I found myself increasingly generating reports in .csv format, and then use Excel to analyze the reports. With large amount of data written to the .csv file, file generation time becomes more and more noticable. So I took some time to check what is taking so much time and how can it be reduced.

For one .csv file I'm generating, the report generation is essentially a big loop with tons of TextWriter.WriteLine calls:

static public void Version0()
{
    for (int i = 0; i < count; i++)
    {
        writer.WriteLine(
            "\"{0:x8}\",{1},{2},\"{3}\",\"{4}\",\"{5}\"",
            Data.Column1(i), Data.Column2(i), Data.Column3(i),
            Data.Column4(i), Data.Column5(i), Data.Column6(i));
    }
}

Profiling shows that TextWriter.WriteLine(string, object[]) forms a string first, and then calls WriteLine(string). But the latter allocates a char array for the string plus "\r\n", sending combined data to the basestream. It's nice that the lines would now be completed in a single call, but there is extra memory and CPU cost. Given that we're not writing to a console, and there is only a single writer, here is the next version:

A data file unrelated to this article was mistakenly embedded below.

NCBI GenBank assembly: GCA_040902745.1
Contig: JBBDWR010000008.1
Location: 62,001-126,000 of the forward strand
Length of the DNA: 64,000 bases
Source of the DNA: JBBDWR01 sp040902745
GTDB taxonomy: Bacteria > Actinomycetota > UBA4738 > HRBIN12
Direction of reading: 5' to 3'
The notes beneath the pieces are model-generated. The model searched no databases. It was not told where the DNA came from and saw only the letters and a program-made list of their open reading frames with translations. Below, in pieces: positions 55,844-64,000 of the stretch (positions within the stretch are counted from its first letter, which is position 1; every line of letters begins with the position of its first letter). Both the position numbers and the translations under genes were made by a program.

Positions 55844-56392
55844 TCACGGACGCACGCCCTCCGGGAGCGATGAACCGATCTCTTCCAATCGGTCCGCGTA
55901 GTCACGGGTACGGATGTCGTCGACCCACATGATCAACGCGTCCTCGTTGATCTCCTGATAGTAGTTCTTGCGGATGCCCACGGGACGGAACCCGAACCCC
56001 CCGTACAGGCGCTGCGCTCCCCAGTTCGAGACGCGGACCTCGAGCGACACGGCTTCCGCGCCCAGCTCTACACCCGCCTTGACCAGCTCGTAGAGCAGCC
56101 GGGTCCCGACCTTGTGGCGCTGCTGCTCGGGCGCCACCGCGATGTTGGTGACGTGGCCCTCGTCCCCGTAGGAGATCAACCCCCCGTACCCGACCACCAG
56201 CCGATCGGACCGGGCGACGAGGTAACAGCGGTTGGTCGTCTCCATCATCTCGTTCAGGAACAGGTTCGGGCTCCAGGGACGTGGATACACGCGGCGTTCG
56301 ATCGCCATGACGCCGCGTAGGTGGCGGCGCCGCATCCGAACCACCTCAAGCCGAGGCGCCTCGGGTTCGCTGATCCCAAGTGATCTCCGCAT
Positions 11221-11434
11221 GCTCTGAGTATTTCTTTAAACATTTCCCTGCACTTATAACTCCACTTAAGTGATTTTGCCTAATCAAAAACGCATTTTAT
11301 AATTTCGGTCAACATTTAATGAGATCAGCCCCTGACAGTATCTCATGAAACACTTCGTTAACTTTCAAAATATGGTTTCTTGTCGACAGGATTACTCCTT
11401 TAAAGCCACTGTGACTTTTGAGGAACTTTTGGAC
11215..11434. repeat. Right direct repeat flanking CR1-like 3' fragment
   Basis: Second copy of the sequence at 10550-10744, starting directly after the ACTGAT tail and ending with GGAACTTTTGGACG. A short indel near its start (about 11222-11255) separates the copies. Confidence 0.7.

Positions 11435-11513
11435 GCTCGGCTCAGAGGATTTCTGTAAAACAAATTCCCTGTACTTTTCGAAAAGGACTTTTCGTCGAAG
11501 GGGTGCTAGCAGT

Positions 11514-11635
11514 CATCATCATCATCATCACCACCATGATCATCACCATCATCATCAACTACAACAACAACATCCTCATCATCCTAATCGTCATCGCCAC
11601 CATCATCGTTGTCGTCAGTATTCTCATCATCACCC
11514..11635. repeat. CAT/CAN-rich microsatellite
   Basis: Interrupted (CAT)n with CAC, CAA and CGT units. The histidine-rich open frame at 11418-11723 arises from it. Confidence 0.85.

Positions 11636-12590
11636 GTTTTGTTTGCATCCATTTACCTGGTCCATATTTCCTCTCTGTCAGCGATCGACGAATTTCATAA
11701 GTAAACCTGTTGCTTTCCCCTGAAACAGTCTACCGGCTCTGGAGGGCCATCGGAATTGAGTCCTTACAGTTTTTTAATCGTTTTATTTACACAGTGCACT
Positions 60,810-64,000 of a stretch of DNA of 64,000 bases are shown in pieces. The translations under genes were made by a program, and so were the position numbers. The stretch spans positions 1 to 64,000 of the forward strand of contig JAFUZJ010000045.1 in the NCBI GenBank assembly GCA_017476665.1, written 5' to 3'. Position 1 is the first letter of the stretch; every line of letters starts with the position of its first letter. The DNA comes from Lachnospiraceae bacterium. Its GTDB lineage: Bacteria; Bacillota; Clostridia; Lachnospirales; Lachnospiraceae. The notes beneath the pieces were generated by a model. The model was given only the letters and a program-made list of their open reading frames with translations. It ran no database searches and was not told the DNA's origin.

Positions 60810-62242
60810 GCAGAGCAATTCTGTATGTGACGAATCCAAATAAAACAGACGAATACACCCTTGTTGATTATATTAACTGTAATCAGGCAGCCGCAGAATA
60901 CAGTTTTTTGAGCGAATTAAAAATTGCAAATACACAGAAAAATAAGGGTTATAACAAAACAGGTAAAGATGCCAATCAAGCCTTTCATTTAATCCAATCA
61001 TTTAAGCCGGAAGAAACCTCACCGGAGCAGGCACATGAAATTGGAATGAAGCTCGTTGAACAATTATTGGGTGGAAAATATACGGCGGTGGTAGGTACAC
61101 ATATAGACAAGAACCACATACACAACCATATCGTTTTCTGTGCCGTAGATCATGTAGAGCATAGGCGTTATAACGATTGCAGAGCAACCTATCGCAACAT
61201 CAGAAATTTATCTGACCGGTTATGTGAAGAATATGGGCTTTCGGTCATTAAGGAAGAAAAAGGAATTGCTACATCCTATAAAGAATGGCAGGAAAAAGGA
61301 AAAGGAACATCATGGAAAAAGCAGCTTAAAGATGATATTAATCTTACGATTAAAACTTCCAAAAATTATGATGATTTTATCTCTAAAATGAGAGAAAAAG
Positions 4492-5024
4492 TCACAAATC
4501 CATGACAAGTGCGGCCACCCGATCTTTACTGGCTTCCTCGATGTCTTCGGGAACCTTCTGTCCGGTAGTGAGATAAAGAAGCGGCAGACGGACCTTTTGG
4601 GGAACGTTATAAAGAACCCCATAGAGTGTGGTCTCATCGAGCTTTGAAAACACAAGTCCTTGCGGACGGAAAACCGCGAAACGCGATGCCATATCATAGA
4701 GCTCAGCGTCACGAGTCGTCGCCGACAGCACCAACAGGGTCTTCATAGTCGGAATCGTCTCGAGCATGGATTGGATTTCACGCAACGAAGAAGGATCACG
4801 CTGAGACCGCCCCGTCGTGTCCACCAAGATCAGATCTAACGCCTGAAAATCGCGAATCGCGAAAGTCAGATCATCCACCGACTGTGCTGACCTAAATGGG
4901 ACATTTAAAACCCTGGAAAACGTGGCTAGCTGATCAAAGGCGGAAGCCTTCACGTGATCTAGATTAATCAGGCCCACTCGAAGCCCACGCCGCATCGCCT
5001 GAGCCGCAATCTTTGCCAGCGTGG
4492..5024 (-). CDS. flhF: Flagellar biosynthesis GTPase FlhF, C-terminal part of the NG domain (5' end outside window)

static public void Version1()
{
    for (int i = 0; i < count; i++)
    {
        writer.Write(
            "\"{0:x8}\",{1},{2},\"{3}\",\"{4}\",\"{5}\"",
            Data.Column1(i), Data.Column2(i), Data.Column3(i),
            Data.Column4(i), Data.Column5(i), Data.Column6(i));

        writer.WriteLine();
    }
}

The change here is quite simple: splitting a single WriteLine call into two calls, char[] allocation is gone. Now the program is that TextWriter is creating a StringBuilder to form the output string, and string is converted to char[] before writing to the base stream. Given that it's important to our scenario, we can remove those extra cost too:

static public void Version2()
{
    StringBuilder sb = new StringBuilder(512);
    char[] buffer = new char[512];

    for (int i = 0; i < count; i++)
    {
        sb.Clear();
        sb.AppendFormat(